As Google is shifting gear and asserting that iPhone inventions should become broadly available to everyone, Apple is aggressively bolstering its patent portfolio pertaining to iOS software and multitouch user interface.

Just last week the company was awarded a Goliath of a patent that depicts the iPhone’s user interface in excruciating detail. Today, another patent grant has surface in the United States Patent & Trademark Office’s (USPTO) database that Apple bought from a Canadian inventor, pressumably for a significant fee…

Engadget first discovered today’s patent titled “Method for providing human input to a computer” that belongs to Timothy R. Pryor who originally filed it back in 1995. And this is in addition to another transfer of intellectual property which occurred in March 2010.

And how’s this 17-year-old invention worth to Apple?

You’ll be surprised to learn that Canada-born Pryor envisioned basic multi-touch controls. It’s broadly conceived and offers a range of possible applications beyond the independent claims, including an aircraft cockpit or vehicle display.

As detailed in the patent’s claims, that includes controlling a virtual object on a screen with two simultaneous touch inputs, as well as virtual controllers displayed on the screen that can also respond to touch input. The patent also describes responses to touch input, including both visual and force feedback cues.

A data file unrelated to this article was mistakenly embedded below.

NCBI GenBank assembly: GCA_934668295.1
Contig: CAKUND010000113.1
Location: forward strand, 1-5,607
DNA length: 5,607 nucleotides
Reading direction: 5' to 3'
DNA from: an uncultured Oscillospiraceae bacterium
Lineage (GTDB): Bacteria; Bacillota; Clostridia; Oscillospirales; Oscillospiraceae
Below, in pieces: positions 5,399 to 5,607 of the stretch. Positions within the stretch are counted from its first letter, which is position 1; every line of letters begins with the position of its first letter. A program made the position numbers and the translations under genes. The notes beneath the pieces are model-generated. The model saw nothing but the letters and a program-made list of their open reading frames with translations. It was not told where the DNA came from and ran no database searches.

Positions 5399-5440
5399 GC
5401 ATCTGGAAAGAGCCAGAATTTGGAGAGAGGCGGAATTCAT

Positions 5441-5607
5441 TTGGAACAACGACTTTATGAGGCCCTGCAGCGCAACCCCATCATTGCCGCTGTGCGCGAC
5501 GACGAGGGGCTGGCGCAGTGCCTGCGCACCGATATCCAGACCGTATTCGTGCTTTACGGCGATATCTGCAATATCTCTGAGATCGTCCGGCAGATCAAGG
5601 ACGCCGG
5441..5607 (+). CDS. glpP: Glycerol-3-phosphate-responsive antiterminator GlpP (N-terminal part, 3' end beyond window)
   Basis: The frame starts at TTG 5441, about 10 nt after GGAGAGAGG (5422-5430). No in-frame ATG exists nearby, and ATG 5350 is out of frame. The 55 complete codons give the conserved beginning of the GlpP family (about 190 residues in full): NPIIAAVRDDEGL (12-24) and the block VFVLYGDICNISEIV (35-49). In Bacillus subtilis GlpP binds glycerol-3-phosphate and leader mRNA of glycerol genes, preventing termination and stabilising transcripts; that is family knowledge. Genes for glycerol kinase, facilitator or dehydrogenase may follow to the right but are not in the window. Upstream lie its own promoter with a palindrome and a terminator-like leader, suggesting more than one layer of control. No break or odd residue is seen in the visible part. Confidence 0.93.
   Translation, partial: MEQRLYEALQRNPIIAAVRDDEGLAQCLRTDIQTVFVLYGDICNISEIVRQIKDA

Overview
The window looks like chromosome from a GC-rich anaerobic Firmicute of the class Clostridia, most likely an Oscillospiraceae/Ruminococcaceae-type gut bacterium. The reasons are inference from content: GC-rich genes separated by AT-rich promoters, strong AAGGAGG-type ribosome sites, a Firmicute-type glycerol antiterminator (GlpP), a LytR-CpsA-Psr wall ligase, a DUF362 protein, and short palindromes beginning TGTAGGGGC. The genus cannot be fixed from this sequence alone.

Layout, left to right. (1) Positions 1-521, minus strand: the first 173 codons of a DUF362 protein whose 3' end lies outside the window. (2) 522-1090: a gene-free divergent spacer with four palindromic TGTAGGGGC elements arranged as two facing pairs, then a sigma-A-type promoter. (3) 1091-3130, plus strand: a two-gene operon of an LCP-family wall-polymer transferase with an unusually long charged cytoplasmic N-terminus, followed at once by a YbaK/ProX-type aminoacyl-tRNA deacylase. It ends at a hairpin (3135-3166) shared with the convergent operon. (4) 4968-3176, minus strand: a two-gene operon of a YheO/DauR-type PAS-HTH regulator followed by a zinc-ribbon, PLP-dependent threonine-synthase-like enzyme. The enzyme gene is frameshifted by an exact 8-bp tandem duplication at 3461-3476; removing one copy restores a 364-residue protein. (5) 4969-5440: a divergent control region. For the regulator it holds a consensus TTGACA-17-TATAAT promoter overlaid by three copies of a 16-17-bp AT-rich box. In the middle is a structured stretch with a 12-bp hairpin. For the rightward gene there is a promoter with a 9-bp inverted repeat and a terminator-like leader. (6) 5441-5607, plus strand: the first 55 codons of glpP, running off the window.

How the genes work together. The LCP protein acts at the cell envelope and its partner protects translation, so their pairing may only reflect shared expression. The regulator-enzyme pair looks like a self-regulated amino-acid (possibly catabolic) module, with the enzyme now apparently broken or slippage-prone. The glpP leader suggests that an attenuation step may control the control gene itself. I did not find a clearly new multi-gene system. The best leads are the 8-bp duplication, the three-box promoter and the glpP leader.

And this is a summary from Apple’s patent application:

The invention provides a method for providing human input to a computer which allows a user to interact with a display connected to the computer. The method includes the steps of placing a first target on a first portion of the user’s body, using an electro-optical sensing means, sensing data related to the location of the first target and data related to the location of a second portion of the user’s body, the first and second portions of the user’s body being movable relative to each other, providing an output of the electro-optical sensing means to the input of the computer, determining the location of the first target and the location of the second portion of the user’s body, and varying the output of the computer to the display based upon the determined locations for contemporaneous viewing by the user.

Apple, of course, has not commented publicly on the deal with Pryor yet and likely won’t, even if this patent proves a solid proof that the transaction took place.

Apple is patenting touch features of iOS left and right.

Apple’s late co-founder exclaimed “boy, have we patented it” at the January 2007 iPhone introduction and we’re seeing the prophecy come true, especially in past twelve months.

In my view, Apple is seeking to bolster its patent portfolio in order to extract high royalty fees from Samsung and other Android backers.

I think a settlement of sorts could be in the cards, though Apple may want to leverage them to prevent Google from copying iOS user interface features with Android.

Your take?